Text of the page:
Differences between lovastatin and simvastatin hydrolysis in healthy male and female volunteers: gut hydrolysis of lovastatin is twice that of simvastatin.
SourceScientific World Journal, 3, (2003), pp. 1332-43
Article / Letter to editor
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Scientific World Journal
SubjectUMCN 5.1: Genetic defects of metabolism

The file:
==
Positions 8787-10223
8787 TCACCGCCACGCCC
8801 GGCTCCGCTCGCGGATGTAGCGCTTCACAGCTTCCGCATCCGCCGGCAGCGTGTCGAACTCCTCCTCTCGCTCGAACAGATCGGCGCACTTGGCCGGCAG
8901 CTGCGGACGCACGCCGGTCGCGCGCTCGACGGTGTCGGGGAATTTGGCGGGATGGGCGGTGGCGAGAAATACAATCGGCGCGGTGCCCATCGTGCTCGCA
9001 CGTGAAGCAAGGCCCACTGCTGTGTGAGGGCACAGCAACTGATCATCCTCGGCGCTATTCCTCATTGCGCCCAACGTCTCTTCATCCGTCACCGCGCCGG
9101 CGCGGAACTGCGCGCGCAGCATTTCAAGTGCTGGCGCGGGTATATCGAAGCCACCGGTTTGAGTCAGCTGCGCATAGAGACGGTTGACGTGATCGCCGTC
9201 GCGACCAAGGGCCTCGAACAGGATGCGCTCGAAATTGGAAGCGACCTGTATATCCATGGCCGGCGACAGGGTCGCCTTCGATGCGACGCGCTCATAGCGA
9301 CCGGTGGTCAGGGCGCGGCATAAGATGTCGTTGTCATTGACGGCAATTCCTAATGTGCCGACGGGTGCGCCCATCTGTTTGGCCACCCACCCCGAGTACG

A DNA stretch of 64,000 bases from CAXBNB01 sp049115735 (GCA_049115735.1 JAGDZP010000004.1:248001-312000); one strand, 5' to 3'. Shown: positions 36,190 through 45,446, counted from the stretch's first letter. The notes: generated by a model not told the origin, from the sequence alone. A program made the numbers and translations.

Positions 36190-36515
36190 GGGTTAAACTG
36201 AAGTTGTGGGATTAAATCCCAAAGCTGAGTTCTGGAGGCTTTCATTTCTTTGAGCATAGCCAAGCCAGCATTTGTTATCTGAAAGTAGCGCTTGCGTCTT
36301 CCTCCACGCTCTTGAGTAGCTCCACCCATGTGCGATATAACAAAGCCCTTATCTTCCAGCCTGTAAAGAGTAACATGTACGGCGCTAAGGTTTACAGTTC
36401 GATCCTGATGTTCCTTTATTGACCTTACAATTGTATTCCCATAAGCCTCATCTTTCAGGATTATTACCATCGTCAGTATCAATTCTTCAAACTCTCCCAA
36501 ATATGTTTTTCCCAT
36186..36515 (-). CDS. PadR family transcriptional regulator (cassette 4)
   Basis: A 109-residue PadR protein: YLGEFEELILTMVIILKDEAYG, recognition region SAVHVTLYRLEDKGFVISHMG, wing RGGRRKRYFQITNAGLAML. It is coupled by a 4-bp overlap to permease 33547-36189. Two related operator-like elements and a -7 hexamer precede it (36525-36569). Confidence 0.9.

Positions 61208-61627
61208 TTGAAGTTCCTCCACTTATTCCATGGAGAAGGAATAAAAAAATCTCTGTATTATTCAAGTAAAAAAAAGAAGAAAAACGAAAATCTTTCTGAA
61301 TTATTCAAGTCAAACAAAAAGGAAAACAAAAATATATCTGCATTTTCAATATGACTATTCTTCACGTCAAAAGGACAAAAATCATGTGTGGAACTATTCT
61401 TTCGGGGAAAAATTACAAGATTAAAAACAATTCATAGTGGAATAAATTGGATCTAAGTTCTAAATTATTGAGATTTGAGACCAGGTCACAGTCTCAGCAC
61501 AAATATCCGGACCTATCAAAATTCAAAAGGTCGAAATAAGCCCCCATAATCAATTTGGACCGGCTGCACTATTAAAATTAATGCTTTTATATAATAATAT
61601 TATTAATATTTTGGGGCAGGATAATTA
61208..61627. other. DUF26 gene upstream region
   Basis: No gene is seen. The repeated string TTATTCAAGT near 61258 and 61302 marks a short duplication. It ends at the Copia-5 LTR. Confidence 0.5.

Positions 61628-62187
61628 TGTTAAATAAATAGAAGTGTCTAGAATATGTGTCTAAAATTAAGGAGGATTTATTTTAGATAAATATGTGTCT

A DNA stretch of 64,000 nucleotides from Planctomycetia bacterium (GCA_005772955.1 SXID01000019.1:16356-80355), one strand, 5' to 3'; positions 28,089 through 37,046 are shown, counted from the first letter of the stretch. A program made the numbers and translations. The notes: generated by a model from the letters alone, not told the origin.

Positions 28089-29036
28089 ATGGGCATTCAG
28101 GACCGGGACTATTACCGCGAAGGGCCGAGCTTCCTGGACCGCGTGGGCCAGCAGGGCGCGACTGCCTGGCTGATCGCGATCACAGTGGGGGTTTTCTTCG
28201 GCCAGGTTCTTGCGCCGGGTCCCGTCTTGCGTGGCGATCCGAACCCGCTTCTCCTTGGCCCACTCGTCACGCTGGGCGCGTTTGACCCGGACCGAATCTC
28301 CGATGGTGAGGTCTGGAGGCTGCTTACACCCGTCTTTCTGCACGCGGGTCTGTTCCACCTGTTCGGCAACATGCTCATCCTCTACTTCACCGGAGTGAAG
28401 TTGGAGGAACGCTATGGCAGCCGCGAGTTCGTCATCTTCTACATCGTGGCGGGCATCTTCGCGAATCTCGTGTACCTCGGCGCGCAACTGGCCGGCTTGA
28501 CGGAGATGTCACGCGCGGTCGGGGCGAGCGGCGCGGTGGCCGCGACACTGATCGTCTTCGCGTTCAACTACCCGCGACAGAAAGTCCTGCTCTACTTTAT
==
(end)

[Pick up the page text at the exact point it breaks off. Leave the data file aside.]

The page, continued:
The aim of this pharmacokinetic evaluation was to show the effect of the extra methyl group in simvastatin on esterase hydrolysis between lovastatin and simvastatin in male and female volunteers. This study was based on the plasma concentration-time curves and the pharmacokinetics of lovastatin and simvastatin with its respective active metabolite statin-beta-hydroxy acid obtained from two different bioequivalence studies, each with 18 females and 18 males. Results were: The group of female volunteers showed a higher yield of the active metabolite beta-hydroxy acid than the group of males (p < 0.002) for both lovastatin and simvastatin. This difference was not related to the body weight of both groups. In the male/female groups, subject-dependent yield of active metabolite beta-hydroxy acid was demonstrated, which was independent of the formulation. The variation in plasma/liver hydrolysis resulted in a fan-shaped distribution of data points when the AUCt lovastatin was plotted vs. that of the beta-hydroxy acid metabolite. In the fan of data points, subgroups could be distinguished, each showing a different regression line and with a different Y-intercept (AUCtbeta-hydroxy acid). Lovastatin hydrolysis was higher than simvastatin hydrolysis. It was possible to discriminate between hydrolysis of both lovastatin and simvastatin by plasma/liver or tissue esterase activity. The three subgroups of subjects (males/females) showing different but high yield of statin beta-hydroxy acid can be explained by variable hydrolysis of plasma and hepatic microsomal and cytosolic carboxyesterase activity. This study showed clearly that despite the subject-dependent hydrolysis of lovastatin/simvastatin to the active metabolite, males tend to hydrolyse less than females. The extra methyl group in simvastatin results in less hydrolysis due to steric hindrance.
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